Nortel 'Reveals' WLAN Offerings
Despite Unstrung putting something of a dampener on Nortel’s intended surprise announcement (see Nortel Preps 'Security Switch', published last week), the company’s director of wireless strategic marketing, Mark Morell, was eager to stress that today’s launch is the vendor’s latest attempt to further itself in this nascent market, following last year’s intention to allow "seamless" roaming among wireless LAN public access points and cellular networks (see Nortel Romances Roaming ). “This is the second step of our strategy,” explains Morell. “We are focusing on providing seamless, secure wireless voice and data connectivity.”
Nortel’s ability to fulfil this ambition depends on the success of its four core products released today: a wireless LAN Security Switch 2250, Access Point 2220, Mobile Voice Client i2050, and its Mobile Adaptor 2201 model.
The wireless LAN security switch, described by Nortel’s Anthony Bartolo, director of product marketing for wireless LAN solutions, as the company’s jewel in its 802.11 crown, is designed to operate with different vendors’ access points. According to Bartolo, the switch is expected to start shipping on June 30th, at a cost of between $6,000 and $7,000 U.S.
Its wireless LAN Access Point 2220 product, available from May 30th at a cost of $899, is a dual-mode device capable of supporting both 802.11a (54-Mbit/s over 5GHz) and b (11-Mbit/s over 2.4GHz) frequencies. Nortel’s Mobile Voice Client i2050, supporting wireless IP telephony calls for pocket PCs, and the Mobile Adaptor 2201, a Cardbus adaptor for laptops, are also expected to be available by the end of the second quarter this year.
It is a bold move for a company that until now has not been exactly synonymous with the wireless LAN market. “They are not really a big name in wireless LAN solutions, [and are] competing against some useful looking specialist companies,” notes Michael Wall, wireless research analyst at Frost & Sullivan. Competition will come from wireless LAN switch products being introduced by Aruba Networks Inc., Airespace Inc., and Trapeze Networks Inc., while the likes of Bluesocket Inc., ReefEdge Inc., and Vernier Networks Inc. are touting WLAN security boxes.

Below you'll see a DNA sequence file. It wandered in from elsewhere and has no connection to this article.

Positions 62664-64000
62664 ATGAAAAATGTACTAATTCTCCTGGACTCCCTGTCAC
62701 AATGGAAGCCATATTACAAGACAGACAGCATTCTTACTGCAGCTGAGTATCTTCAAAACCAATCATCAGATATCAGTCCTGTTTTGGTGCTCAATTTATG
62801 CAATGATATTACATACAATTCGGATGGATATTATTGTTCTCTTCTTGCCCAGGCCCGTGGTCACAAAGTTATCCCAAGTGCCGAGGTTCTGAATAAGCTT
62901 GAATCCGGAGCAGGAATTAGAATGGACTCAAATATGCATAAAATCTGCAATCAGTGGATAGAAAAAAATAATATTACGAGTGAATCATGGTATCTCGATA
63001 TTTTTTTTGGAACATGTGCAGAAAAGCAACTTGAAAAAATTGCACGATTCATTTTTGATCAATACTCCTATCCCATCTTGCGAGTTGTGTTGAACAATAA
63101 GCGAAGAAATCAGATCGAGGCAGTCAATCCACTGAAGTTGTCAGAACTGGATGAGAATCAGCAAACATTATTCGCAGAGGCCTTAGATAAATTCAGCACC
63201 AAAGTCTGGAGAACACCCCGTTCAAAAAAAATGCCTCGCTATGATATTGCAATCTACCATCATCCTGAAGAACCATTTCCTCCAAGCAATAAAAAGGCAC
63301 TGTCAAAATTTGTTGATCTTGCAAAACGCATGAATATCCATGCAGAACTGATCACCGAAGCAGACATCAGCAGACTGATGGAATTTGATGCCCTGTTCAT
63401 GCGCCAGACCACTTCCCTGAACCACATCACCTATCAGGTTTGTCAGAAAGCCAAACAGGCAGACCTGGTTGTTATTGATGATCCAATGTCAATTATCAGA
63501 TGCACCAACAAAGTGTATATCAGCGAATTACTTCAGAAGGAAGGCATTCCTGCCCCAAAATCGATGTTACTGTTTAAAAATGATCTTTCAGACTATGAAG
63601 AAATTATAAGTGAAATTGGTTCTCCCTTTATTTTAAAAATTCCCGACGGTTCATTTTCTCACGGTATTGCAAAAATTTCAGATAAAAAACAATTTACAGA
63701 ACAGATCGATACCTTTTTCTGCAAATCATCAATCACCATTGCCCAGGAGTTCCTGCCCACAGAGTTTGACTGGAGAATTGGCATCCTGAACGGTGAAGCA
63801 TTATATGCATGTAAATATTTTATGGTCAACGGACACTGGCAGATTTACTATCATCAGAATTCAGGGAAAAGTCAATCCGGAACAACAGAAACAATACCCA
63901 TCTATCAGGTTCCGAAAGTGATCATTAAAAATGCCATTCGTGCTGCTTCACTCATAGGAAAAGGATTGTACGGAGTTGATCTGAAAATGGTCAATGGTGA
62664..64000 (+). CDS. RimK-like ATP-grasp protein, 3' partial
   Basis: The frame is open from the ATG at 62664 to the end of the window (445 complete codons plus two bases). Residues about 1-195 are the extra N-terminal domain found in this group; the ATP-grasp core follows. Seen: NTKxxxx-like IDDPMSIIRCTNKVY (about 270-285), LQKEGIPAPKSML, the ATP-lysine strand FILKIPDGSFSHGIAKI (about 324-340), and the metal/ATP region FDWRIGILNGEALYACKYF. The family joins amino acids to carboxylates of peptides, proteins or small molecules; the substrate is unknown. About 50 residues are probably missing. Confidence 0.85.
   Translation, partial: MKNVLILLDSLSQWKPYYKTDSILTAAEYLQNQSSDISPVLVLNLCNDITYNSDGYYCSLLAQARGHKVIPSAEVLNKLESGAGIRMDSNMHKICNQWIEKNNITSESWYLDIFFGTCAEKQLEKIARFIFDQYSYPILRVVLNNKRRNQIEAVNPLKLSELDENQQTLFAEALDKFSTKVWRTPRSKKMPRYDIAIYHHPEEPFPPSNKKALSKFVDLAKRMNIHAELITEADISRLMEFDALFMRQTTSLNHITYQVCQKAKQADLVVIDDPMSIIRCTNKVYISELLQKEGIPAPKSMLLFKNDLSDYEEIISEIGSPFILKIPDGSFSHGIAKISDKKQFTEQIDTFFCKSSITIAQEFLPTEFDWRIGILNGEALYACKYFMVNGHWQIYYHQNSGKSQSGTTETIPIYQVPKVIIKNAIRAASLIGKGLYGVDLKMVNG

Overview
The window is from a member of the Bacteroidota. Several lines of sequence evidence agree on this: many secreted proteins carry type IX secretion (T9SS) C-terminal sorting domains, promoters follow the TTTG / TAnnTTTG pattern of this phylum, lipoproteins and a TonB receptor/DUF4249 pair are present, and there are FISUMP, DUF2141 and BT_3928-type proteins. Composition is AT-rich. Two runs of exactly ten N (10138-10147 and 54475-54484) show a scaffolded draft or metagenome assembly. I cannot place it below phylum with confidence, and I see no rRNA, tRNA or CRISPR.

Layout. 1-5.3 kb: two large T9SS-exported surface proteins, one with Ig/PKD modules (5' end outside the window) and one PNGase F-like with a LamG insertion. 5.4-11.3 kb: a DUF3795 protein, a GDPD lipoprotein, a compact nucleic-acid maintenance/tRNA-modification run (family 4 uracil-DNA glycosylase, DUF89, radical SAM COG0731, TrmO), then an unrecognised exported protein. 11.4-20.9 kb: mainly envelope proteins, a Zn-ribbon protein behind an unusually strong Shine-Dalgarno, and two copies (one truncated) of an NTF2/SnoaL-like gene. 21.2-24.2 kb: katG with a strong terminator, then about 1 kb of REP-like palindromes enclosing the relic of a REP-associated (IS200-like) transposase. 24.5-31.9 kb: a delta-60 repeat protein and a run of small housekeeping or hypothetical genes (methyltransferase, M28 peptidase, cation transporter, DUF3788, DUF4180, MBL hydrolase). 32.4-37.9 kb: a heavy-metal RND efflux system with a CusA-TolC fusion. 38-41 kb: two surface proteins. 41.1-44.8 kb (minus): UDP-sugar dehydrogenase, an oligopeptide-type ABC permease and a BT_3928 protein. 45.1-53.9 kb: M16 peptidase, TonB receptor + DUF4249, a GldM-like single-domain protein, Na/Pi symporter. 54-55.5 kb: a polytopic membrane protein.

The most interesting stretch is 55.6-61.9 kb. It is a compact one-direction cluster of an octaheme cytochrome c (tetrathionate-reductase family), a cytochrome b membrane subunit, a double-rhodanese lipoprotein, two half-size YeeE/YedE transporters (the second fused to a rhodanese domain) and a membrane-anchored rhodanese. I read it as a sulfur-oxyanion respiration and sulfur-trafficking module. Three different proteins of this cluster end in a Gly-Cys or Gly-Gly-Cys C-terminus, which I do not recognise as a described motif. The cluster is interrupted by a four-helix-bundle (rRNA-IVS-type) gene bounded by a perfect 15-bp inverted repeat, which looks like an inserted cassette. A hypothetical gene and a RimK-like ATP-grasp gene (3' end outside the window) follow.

Nortel’s Bartolo was keen to downplay these concerns. “Our relationships with carriers and enterprise customers means we are well placed to serve the wireless LAN market and provide a whole portfolio of solutions, rather than focusing on just one specific product,” he tells Unstrung.
As noted last week, some analysts are reluctant to consider Nortel’s 2250 product a true switch. Frost & Sullivan’s man, however, believes this argument is missing the point. “Whether or not the product is strictly a switch or something else is irrelevant,” Wall insists. “As adoption of wireless LAN grows in the enterprise and public access spaces, the networks are getting bigger and more complex, and adopters are increasingly aware of the need for secure platforms to manage them.”
According to Wall, Nortel will at least benefit from a distinguished brand and the strength of its distribution channel. “Nortel is making a smart move,” he concludes. “Companies like Nortel have to make the most of the resources they acquired during their dotcom spending sprees, particularly given the current climate.” (See Nortel Buys: Reaping the Whirlwind?.)
— Justin Springham, Senior Editor, Europe, Unstrung